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In the News: Dietary protein intake and weight gain
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04/01/12 05:19 PM | Edit ReplyReply   |    Dietary protein intake and weight gain
cherries
84 Posts

Student

Hello all,

I was wondering what everyone's opinion is regarding this article:

http://jama.ama-assn.org/content/307/1/47.abstract

More regarding the study found here:

http://jama.ama-assn.org/content/307/1/86.extract

http://newsatjama.jama.com/2012/01/03/fat-accumulation-dictated-by-excess-calories-not-protein-content/

http://www.nytimes.com/2012/02/07/health/research/low-protein-diets-may-be-costly-to-lean-body-mass.html?_r=1

http://healthland.time.com/2012/01/04/low-protein-diets-lower-weight-but-dont-cut-fat/

http://yourlife.usatoday.com/fitness-food/diet-nutrition/story/2012-01-03/Extra-calories-low-protein-are-culprits-in-weight-gain/52365608/1

There are several other media reports but these are most representative. I really don't like the media reports that are reporting it doesn't matter where excess calories come from whether they are protein or fat...the participants still gain the same amount of fat.

This is misleading because the moderate and high protein groups had greater total fat free mass compared to the low protein group. Some reports (and unfortunately some of my colleagues) are putting emphasis on the fact that they gained the same amount of fat and therefore it doesn't matter where your calories come from when you are overeating.

But technically, it DOES matter where your calories come from because the moderate and high protein groups had greater fat free mass where the low protein group actually lost fat free mass, therefore body composition got worse with the low protein group. In this study excess calories not only affect fat stores but also fat free mass. Who cares if there was no difference in fat mass, there was a difference in fat free mass!

I guess I'm just frustrated because some are looking at this study in terms of fat mass as the only important endpoint and I'm trying to get my point across that calories do matter during weight gain in the sense that fat free mass is also affected and differently with varying protein intakes.

Or maybe I'm just looking at it all wrong? :/

04/30/12 11:09 AM | Edit ReplyReply   |    RDA for Protein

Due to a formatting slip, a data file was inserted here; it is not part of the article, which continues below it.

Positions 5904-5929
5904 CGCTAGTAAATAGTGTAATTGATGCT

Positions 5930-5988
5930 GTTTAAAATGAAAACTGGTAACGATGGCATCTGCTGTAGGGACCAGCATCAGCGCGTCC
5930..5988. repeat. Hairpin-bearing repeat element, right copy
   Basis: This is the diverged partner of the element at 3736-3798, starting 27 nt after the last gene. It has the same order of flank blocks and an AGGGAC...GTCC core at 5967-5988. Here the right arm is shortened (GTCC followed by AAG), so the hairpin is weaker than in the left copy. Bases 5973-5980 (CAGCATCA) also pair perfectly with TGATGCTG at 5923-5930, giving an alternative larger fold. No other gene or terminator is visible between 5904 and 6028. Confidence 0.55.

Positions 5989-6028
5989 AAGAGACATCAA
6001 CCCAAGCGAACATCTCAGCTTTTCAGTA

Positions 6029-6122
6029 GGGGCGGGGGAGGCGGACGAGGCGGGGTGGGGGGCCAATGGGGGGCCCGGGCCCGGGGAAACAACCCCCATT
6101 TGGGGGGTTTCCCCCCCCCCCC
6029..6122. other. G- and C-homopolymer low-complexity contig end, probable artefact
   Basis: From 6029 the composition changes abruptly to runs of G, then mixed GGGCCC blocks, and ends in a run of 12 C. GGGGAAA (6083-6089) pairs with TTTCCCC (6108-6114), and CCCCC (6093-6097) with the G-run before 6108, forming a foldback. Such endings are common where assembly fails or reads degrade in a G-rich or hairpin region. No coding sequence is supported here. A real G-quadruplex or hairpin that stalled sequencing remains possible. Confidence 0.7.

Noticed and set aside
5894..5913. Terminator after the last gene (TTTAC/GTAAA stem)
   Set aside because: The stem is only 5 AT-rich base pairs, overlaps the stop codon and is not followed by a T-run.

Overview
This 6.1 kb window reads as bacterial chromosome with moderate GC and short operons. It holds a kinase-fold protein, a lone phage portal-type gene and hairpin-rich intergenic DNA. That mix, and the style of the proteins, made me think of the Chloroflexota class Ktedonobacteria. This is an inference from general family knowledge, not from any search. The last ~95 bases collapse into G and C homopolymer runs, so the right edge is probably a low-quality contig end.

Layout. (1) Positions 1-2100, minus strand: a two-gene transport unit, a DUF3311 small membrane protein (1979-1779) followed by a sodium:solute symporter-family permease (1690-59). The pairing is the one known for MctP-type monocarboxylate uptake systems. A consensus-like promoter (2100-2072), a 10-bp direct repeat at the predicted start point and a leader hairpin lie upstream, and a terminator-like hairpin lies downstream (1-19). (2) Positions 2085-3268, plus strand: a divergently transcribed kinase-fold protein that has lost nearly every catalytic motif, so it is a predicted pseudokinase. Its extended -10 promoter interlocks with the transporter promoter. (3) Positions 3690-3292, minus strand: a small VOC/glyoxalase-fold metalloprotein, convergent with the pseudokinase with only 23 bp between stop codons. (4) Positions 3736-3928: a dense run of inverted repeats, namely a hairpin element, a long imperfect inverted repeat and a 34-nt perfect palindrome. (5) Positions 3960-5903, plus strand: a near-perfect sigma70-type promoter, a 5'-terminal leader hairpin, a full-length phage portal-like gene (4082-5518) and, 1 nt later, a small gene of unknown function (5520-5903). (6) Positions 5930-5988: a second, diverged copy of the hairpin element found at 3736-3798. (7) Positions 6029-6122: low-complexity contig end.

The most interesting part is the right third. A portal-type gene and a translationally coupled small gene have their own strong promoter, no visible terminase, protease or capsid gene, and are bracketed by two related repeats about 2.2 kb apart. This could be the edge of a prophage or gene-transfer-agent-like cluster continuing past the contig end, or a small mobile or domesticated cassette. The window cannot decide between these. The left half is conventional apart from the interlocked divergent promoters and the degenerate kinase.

ironjustice
9 Posts
calgary
Student

Quote: "Bray also points out that based on the amount of protein consumed daily by participants eating the low-protein diet (48 g), overeaters would have to up their intake to 78 g to keep from losing lean body mass. Meanwhile, Americans are typically advised to eat a minimum of 56 g of protein a day “as the lower limit of normal,” Bray says, “suggesting that this criterion might need to be reconsidered.”

Answer: The RDA for protein is .8 gm/kg bodyweight, or 56 gm for a 154 lb male BUT , research , due to food constraints , showed a 154 lb man can live on 15 gm. So can anyone explain WHY would Dieticians and Doctors AGREE that three times more protein than REQUIRED is the healthiest? I quite haven't figured this out. "Within one year's time the death rate had decreased 40 percent" http://www.rawfoodexplained.com/proteins/the-question-of-proteins.html

The work was done by Mikkel Hindhede. http://en.wikipedia.org/wiki/Mikkel_Hindhede

Dr M. Hindhede discovered a 150-lb. man can live on half an oz. / 14 gms of protein a day which seems to jibe , now , with recent research ?

"Reducing consumption of a protein found in fish and meat could slow the ageing process and increase life expectancy, according to the research" http://www.animalliberationfront.com/Practical/Health/Diet4LongLife.htm

05/04/12 08:26 PM | Edit ReplyReply   |    Low-iron Diet
ironjustice
9 Posts
calgary
Student

A low-iron diet would be a vegetarian diet.

Diet may slow progression of diabetic nephropathy. J Fam Pract. 2003 Sep;52(9):672-3. Mounsey A. Department of Family Medicine, University of Virginia, Charlottesville, VA USA. E-mail: alm2d~virginia.edu A polyphenol-enriched diet with 50% carbohydrate restriction and low iron availability was superior to a conventional protein-restricted diet in slowing the progression of diabetic nephropathy. These findings must be confirmed by additional high-quality studies before physicians can routinely recommend a change from the conventional low-protein diet. Current use of this diet is limited, as many nutritionists-even those specializing in diabetes-have no knowledge of it. PMID: 12967532

06/10/12 04:38 PM | Edit ReplyReply   |    RE: Dietary protein intake and weight gain
jbholden
80 Posts

Registered Dietitian

I just scanned the study, but I don't think it is very applicable. The low protein diet group consumed 5% of calories from protein. Considering that most food contain greater than 5% protein makes this diet impossible, except in a controlled setting. For example, potatoes have greater than 10% of their calories from protein and rice has greater than 8%. I don't think there was a significant difference between the 15% and 25% protein diet groups. Obviously someone eating 5% of there Calories from protein is going to gain a greater percentage of fat than muscle. Unless they are consuming double their calorie requirements they are not getting a sufficient amount of essential amino acids to maintain muscle mass (they are deficient). The RDA for protein is about 11-13% of Calories (using 0.8g/kg and 25-30 kcals/kg).


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